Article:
Newly-appointed NSW coach Brad Fittler admits he will try to replicate the values and desire Phil Gould implemented during his reign as the most successful State of Origin coach the Blues have had.
Fittler, who intends to use both Gould and Andrew Johns in his support staff, spoke of how he intends to build confidence within the team after being appointed to the job in Sydney on Friday.
"That's what Gus did, he instilled confidence in you," Fittler told NRL.com after being announced as Blues coach for the next two years.
"He had a great ability of picking good people, and he had a great ability of making you feel confident. That's what you need to do.
"You can't [over-coach]. The key is that everyone has to walk away confident. They have to walk onto a field confident, and you have to walk up into a box and into half-time confident. If you're confident then you get the best of you. I think that's the key."
The biggest problem for NSW in recent years has been their inability to find, and stick, with a winning halves combination.
Pressure on incumbents Mitchell Pearce and James Maloney to hold onto their positions ahead of a new generation of talent is mounting, with Eels playmaker Mitchell Moses and Penrith halfback Nathan Cleary leading the charge.
Fittler worked closely with Moses throughout the World Cup in guiding Lebanon to a historic quarter-final appearance and won't be afraid to pick him in the halves next season, however a lot could hinge on how the Eels' start 2018.
While Fittler admitted Moses "showed so much more than I thought he had" during the World Cup, the new Blues coach insists club form and the position of teams on the ladder will go a long way to deciding the make-up of his side for the opening game of the series at the Melbourne Cricket Ground on June 6.
"I thought he was fantastic," Fittler said of Moses.
"He played in a team that I don't think won the metreage in any game and Tonga and Australia both ran for about 600 metres more than us. We weren't going forward. The way he stayed composed and did what he did was a credit to him.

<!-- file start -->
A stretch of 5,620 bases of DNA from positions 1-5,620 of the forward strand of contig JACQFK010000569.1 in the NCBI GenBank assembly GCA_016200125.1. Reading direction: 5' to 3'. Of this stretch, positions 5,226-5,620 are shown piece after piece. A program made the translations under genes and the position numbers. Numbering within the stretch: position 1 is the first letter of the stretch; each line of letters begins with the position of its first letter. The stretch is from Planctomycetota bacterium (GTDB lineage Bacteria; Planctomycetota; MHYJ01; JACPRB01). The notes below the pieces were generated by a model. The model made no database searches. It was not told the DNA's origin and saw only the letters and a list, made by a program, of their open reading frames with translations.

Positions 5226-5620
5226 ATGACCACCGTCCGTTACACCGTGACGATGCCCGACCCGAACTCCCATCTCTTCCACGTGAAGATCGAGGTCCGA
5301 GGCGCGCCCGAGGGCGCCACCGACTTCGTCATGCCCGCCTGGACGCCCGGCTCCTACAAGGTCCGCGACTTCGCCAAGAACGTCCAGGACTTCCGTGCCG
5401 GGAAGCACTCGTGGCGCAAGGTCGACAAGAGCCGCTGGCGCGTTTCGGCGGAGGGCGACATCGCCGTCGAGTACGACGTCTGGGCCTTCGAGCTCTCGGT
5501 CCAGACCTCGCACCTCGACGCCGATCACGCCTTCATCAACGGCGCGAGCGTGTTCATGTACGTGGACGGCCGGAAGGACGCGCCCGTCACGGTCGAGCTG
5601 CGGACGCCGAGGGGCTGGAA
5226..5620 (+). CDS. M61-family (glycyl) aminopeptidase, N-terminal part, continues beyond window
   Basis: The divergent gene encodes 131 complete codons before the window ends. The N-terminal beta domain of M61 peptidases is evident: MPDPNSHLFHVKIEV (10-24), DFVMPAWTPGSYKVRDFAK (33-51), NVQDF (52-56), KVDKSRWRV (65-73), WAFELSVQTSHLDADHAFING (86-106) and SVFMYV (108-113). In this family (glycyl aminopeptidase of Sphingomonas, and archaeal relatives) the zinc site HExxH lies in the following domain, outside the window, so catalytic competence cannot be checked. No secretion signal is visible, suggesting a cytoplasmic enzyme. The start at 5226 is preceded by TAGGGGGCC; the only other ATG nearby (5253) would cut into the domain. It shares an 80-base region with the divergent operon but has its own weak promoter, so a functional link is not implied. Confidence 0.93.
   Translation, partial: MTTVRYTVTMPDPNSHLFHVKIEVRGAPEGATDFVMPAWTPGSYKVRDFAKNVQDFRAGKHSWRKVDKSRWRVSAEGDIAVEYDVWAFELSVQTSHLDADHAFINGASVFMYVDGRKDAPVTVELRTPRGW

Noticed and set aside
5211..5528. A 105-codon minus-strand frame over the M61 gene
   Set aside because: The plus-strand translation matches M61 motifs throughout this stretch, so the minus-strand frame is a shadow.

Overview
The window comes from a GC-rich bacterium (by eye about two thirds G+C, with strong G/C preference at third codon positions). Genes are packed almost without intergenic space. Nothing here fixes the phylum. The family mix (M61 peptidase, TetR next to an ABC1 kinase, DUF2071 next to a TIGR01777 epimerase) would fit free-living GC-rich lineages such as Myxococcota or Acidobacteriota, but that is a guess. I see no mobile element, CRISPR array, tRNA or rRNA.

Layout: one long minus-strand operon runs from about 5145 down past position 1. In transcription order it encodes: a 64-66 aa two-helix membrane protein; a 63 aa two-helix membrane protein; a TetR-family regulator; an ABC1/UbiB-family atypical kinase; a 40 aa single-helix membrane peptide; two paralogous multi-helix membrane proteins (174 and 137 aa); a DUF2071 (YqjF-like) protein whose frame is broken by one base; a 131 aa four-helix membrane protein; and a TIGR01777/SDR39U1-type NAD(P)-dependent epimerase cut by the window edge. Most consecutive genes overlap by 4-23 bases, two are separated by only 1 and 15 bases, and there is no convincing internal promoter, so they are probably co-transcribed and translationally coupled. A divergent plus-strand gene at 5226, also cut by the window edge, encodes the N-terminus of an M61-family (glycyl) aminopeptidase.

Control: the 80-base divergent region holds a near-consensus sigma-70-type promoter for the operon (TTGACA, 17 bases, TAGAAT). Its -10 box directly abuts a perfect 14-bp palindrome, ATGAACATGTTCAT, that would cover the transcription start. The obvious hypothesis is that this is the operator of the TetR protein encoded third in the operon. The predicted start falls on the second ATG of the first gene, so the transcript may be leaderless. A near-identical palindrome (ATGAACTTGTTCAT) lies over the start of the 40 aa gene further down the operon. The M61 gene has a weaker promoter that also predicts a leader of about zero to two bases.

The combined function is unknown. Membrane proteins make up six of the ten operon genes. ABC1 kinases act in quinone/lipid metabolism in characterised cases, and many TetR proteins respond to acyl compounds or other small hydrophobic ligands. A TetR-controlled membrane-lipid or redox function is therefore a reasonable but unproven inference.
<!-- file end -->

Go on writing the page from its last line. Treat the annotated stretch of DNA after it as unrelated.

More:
"He's got to do it at Parramatta. They've got a good footy team there. If they are sitting towards the top of the ladder leading into May then he's most probably as good a chance as any of the halves."
At the end of the failed 2017 Origin series, the focal point of the criticism of NSW's failed campaign was the culture of the players under Laurie' Daley's watch.
There's a perception that an underlying "booze culture" continues to plague NSW in their pursuit of ending Queensland's long-standing Origin dominance.
But Fittler said he didn't focus on that during the interview process.
"I didn't talk about culture," he said.
"I just talked about how I see the camps running, about things I train, the things I coach, the stuff I'll be doing off the field and how it will all run in line with Channel Nine and State of Origin."
Fittler will continue his work with Channel Nine throughout the next two years but has agreed to cut back on the time he will spend on the sidelines.
The ex-Sydney Roosters coach beat former South Sydney premiership-winning coach Michael Maguire to the job.
"We had some preliminary discussions with Michael Maguire," NSWRL chairman George Peponis said.
"Following those discussions, it was apparent that Michael's primary interest was in NRL coaching."
Holden State of Origin Game 1 in Melbourne is on-sale and tickets are available at nrl.com/tickets.
Tickets will be available for Games 2 and 3 on Thursday 7th December at nrl.com/tickets (Game 2 – ANZ Stadium, Sunday June 25th , Game 3 – Suncorp Stadium, Wednesday July 11th)